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 / Updated  / Source: TODAY
By Rheana Murray

A school’s decision to airbrush the word “feminist” off a student’s T-shirt in an official class photo has sparked outrage online.

Sophie Thomas, an eighth-grader at Clermont Northeastern Middle School in Batavia, Ohio, wore the shirt when her class photo was taken in March, but she said she was shocked this week to learn the word on her top was removed via Photoshop in the final version.

“I was in class and they were passing out the photos to those who ordered them, and my friend got one so I looked at it so make sure I wasn’t making a dumb face or anything,” Thomas told TODAY.com, saying that’s when she realized the word “feminist” was missing from her black shirt.

Sophie Thomas
Sophie ThomasMichael McIntire, Glutz-McIntire Photography

“I was upset,” she added. “I went to the principal’s office and she told me she blacked it out because it’s offensive to some people.”

The school said it made that decision only after contacting Thomas and her mother.

“It was not a very good picture,” Ralph Shell, superintendent of the Clermont Northeastern School District told TODAY.com. “The parents were contacted, the young lady was contacted, it was agreed to take the thing off.”

“They said it was OK to remove it,” he added. “The principal said, ‘If you want the original with that on there, you’re more than welcome to have it. But the one that’s going up on the wall is the picture without it.’ The principal met with the mother and daughter face to face here at the school.”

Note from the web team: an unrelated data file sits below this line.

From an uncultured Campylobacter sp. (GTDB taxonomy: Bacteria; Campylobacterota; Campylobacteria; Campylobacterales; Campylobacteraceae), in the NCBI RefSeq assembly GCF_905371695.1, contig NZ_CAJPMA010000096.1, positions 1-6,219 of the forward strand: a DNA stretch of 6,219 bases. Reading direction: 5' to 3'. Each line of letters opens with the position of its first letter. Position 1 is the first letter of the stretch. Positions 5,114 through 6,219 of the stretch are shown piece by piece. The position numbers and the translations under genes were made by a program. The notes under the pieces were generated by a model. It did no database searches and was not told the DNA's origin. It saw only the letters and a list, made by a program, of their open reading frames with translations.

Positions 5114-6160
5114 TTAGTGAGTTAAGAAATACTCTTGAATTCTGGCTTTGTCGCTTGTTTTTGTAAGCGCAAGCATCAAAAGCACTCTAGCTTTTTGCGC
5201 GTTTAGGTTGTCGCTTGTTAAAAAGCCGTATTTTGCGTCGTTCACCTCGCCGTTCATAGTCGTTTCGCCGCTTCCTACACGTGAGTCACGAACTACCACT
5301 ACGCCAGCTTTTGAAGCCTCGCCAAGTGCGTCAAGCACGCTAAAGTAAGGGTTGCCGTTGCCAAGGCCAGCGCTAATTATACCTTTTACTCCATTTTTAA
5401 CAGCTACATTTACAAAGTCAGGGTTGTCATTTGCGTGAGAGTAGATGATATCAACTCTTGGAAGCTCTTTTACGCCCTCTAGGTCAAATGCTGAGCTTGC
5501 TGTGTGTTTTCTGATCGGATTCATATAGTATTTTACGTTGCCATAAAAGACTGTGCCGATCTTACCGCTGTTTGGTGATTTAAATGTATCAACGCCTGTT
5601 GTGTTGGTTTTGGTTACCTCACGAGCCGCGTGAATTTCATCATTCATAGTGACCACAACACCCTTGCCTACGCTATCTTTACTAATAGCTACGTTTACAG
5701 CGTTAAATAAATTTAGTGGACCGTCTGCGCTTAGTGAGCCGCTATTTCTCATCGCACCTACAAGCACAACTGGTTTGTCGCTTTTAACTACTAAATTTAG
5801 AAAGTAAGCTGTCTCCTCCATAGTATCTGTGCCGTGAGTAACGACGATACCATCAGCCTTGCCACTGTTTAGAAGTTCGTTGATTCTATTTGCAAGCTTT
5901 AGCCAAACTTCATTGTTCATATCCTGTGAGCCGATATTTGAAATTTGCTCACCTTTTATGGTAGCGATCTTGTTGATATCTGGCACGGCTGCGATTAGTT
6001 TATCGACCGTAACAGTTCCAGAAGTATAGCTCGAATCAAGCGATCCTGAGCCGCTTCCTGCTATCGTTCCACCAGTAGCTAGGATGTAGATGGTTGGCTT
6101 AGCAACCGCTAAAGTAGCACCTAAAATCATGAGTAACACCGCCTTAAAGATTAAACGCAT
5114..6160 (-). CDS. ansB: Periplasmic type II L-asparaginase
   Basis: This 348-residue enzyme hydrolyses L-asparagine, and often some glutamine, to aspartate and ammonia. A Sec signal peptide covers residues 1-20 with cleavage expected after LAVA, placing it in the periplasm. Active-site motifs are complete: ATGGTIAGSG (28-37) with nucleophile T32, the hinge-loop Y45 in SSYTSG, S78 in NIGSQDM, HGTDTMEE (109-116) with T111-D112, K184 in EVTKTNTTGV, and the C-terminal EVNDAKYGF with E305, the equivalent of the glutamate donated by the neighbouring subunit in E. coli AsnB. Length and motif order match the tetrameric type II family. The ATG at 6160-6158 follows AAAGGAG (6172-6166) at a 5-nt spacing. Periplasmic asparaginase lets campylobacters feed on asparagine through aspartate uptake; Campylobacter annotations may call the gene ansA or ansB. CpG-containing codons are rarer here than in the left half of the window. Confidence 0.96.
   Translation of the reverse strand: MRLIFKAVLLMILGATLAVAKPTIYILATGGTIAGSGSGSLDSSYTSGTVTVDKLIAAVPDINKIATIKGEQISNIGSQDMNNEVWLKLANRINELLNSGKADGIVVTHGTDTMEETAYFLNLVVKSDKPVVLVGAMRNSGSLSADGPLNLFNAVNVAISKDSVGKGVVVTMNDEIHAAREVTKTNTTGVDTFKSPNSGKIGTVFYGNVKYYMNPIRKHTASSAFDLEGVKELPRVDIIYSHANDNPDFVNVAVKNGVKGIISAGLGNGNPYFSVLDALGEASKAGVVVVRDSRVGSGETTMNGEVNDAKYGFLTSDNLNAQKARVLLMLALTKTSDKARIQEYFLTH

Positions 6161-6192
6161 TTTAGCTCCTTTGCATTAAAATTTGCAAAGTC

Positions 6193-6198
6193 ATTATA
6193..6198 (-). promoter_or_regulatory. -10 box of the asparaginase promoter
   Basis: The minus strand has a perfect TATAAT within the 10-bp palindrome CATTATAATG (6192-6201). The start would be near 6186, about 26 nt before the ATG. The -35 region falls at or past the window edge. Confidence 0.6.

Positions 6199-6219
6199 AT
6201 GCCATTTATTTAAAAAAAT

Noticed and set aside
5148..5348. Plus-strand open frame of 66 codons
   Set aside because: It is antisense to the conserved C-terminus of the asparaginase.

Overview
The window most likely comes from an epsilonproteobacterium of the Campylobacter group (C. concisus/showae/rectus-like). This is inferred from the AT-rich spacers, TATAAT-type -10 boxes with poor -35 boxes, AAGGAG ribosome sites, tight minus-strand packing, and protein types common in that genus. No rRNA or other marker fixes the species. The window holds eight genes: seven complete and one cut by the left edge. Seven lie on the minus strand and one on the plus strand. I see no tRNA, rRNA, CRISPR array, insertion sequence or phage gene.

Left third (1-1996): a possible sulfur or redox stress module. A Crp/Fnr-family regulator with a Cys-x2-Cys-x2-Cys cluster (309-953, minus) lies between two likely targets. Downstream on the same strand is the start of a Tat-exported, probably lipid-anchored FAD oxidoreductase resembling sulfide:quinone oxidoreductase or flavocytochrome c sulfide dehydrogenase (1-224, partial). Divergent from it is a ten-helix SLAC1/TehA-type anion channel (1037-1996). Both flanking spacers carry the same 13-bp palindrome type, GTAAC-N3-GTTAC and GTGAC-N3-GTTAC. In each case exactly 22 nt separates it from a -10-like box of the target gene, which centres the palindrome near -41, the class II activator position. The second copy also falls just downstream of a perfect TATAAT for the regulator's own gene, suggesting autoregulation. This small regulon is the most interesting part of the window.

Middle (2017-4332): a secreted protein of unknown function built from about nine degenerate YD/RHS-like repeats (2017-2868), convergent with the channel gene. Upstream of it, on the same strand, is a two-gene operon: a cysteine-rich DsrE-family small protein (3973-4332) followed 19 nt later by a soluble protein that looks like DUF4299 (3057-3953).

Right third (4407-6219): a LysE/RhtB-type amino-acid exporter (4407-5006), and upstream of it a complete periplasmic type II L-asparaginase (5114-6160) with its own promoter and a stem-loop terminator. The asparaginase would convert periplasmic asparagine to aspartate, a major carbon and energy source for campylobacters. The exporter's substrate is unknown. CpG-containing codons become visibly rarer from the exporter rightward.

Sophie Thomas
Michael McIntire, Glutz-McIntire Photography

But Thomas and her mother say that’s not how it happened. Christine Thomas, Sophie’s mother, told TODAY.com she only met with the school’s principal after her daughter saw the edited class photo.

“They didn’t contact us before,” she said. “It’s upsetting. It’s been an interesting week.”

But she added that she’s proud of how her daughter handled the situation when meeting with the principal.

“[The principal] apologized and said, ‘What do you want from this?’ And Sophie said, ‘I’d like to help more people understand what feminism is and why we need it,’” Christine said.

Michael McIntire of Glutz-McIntire Photography in Cincinnati, who took the photo, said that Sophie’s family is welcome to order the unedited version. He added that he occasionally makes noticeable edits to school photos, like removing hand gestures.

“If someone is flipping off the camera, that’s not suitable,” McIntire said.

But as soon as the Internet caught wind of the edit, support mounted for Thomas, who says she just wants people to understand what feminism really means.

“People around here misconstrue the word,” she said. “Like, ‘Oh, you’re a feminist so you hate men.’ I just want to spread equality, and a lot of people here don’t agree with me.”